“In gymnastics, if you fall from the beam you can get back up. If you figure skate, you can fall flat on your back and continue your routine,” Poliaroush said. “In trampoline, you don’t have that second chance.”
Touch down outside the trampoline’s fabric and you’re out.
The sport gets more difficult every year as athletes try new and harder combinations, Drew said.
“Women are now doing skills only done by men four years ago, and men are doing skills never before seen in previous Olympics,” he said.
Four years ago, the best women performed a “triffis” — a triple somersault with a half-twist.
“Now we’re seeing women who have two triples, and end with a triple twisting double back ,” he said. “In 2000, 2004, men were doing three triples over a routine. Now we’re seeing four and five.”
This year’s Olympic hopefuls include Californians Logan Dooley and Charlotte Drury , who train at World Elite Gymnastics in Rancho Santa Margarita. Their performances in the Olympic test games in Rio ensured the U.S. could compete in “tramp,” but didn’t ensure their spot on the team.
Brothers Jeffrey and Steven Gluckstein of Atlantic Highlands, New Jersey, also have a good chance. Dooley and Jeffrey Gluckstein are the only men with Olympic selection points from two earlier trials.
Drury leads the women, while two women coached by Poliaroush — Ahsinger and Shaylee Dunavin — are second and third.
Poliaroush and gym owner Tara Guidry trained four of the five U.S. Olympic competitors, including Savannah Vinsant, who made the 2012 finals.
Poliaroush, 45, moved to Lafayette in 1998 to train athletes at Guidry’s gym, but still competed for his home country in two Olympics. He called Lafayette the “center of the world” for trampolinists in the 1960s and ‘70s. That’s when the university team was coached by Jeff Hennessy, who died last year.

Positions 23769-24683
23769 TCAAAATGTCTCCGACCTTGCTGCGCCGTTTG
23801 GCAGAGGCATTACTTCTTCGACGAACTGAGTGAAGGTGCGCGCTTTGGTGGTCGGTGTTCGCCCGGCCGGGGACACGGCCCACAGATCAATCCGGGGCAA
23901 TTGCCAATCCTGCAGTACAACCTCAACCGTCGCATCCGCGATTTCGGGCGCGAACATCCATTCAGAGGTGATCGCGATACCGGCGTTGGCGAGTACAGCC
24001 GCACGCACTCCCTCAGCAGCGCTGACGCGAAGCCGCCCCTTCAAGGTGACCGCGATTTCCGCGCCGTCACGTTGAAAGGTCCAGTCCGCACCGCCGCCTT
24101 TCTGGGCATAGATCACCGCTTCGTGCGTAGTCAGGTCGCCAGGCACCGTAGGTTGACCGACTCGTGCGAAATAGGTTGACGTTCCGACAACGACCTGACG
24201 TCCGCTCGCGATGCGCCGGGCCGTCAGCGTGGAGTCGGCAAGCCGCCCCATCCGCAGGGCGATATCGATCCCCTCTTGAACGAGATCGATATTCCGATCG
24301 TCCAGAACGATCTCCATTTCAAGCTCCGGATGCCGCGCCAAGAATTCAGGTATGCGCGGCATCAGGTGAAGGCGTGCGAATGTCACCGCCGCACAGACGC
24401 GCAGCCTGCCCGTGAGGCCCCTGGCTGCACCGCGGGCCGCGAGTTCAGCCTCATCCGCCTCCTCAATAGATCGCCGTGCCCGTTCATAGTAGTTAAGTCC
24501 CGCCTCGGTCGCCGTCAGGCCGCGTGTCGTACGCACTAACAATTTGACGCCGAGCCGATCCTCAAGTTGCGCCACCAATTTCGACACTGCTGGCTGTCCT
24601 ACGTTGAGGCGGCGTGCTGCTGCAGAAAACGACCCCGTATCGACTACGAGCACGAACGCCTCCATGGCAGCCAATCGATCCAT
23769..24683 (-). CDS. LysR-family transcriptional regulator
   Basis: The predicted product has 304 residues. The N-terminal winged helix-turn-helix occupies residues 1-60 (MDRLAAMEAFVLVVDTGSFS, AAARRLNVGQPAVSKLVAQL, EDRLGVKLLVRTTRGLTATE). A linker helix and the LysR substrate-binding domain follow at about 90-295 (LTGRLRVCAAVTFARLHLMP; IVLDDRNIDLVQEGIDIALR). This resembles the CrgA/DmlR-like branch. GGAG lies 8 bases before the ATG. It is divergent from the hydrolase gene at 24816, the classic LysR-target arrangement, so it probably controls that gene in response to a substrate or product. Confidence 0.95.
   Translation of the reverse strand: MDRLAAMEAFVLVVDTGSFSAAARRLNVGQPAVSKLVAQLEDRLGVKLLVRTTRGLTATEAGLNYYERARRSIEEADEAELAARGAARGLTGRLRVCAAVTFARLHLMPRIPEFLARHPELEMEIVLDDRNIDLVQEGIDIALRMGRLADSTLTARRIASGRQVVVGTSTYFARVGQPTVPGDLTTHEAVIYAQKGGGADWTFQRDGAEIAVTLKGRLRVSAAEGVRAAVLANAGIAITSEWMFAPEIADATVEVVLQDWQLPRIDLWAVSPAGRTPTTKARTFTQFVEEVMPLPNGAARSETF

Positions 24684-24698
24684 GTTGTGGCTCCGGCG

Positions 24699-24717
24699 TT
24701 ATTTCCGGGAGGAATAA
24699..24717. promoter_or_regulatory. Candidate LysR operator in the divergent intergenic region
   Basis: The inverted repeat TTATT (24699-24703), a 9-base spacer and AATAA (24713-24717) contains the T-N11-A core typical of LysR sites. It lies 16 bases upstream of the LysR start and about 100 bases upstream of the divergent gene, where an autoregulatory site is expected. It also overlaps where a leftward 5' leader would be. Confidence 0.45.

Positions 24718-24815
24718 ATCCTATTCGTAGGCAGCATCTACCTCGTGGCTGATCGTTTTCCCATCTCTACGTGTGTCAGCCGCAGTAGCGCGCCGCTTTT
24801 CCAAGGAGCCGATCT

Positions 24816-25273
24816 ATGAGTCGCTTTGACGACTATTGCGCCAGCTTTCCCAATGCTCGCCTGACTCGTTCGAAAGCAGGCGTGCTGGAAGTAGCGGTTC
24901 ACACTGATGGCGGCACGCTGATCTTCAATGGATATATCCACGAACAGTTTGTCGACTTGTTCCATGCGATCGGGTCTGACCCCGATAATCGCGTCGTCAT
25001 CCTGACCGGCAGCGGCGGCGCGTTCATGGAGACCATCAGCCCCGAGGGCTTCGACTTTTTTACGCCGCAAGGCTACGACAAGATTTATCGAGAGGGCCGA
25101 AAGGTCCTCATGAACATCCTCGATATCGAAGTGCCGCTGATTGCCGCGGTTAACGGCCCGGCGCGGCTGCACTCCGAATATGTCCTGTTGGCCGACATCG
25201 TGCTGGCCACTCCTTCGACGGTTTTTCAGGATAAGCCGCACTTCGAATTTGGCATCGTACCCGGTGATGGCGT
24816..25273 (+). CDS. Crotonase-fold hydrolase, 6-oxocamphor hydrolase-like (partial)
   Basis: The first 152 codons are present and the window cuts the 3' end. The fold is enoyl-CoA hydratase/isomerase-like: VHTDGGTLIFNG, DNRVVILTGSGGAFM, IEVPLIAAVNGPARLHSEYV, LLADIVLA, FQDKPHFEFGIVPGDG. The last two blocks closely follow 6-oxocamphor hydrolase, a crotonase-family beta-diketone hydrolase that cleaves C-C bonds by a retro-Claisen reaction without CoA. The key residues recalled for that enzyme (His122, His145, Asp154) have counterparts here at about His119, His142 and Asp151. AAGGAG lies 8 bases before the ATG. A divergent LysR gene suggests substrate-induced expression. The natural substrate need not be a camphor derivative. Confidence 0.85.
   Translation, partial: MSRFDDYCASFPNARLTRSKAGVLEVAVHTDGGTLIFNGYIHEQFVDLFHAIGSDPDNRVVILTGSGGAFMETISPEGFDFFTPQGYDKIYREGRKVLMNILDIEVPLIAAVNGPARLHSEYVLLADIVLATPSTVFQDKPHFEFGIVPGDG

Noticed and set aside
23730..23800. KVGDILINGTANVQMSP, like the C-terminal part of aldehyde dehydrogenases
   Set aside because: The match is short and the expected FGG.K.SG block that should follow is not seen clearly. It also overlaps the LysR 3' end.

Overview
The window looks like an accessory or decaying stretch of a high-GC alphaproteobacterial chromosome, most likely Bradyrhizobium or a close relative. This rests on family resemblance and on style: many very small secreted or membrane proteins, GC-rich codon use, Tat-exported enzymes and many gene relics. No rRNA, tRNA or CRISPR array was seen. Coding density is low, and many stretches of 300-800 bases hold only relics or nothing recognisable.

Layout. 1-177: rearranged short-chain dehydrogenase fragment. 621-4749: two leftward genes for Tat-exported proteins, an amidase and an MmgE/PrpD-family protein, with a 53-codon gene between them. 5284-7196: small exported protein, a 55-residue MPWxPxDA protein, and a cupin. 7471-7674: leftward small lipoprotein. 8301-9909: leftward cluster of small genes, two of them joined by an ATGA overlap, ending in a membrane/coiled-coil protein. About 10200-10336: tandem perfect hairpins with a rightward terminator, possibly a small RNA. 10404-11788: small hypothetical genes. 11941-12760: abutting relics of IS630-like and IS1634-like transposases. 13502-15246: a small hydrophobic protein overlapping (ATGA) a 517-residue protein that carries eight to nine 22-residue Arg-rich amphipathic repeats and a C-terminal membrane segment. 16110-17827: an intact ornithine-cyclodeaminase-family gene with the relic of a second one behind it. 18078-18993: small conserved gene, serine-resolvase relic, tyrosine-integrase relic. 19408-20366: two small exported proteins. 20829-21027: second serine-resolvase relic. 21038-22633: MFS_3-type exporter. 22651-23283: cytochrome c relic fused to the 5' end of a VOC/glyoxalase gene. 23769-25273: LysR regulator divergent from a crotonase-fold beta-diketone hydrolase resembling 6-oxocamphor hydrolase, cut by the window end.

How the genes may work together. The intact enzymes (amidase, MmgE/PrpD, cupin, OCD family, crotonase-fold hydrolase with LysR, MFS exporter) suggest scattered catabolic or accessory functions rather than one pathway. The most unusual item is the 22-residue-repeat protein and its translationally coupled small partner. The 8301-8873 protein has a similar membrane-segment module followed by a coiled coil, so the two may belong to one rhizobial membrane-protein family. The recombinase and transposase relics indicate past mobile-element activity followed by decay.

In competition, trampolinists perform sets of 10 different combinations while staying up as long as possible — 17, 18, seconds or more. Their first two routines, one compulsory and one optional, decide who gets into the finals. The finalists do a third routine.
The amount of time touching the trampoline is subtracted, using an electronic sensor. Touch down on the pads over the springs or ends, and you’re out. Scores for form, difficulty and “time of flight” are added together.
Ahsinger’s mother wanted to steer her away from the pain she endured in gymnastics.
However, Ahsinger’s father secretly took her to a gym when she was 3, thinking it might stop her from running into walls. Turns out she needed glasses, but she loved the gym.
“I remember coming home so excited,” Ahsinger said. “I just loved to jump.”
Then she told her mother, “I want to go to the Olympics.”
The 18-year-old Ahsinger is working on height and staying in the middle rather than straying to one side or the other.
“I was never supposed to be in the running,” she said of this year’s trials, but is giving it a shot with an eye toward the 2020 Olympics.
Poliaroush said it’s really hard to predict who among the 33 athletes will make the team.
“It’s so much in the air right now,” he said.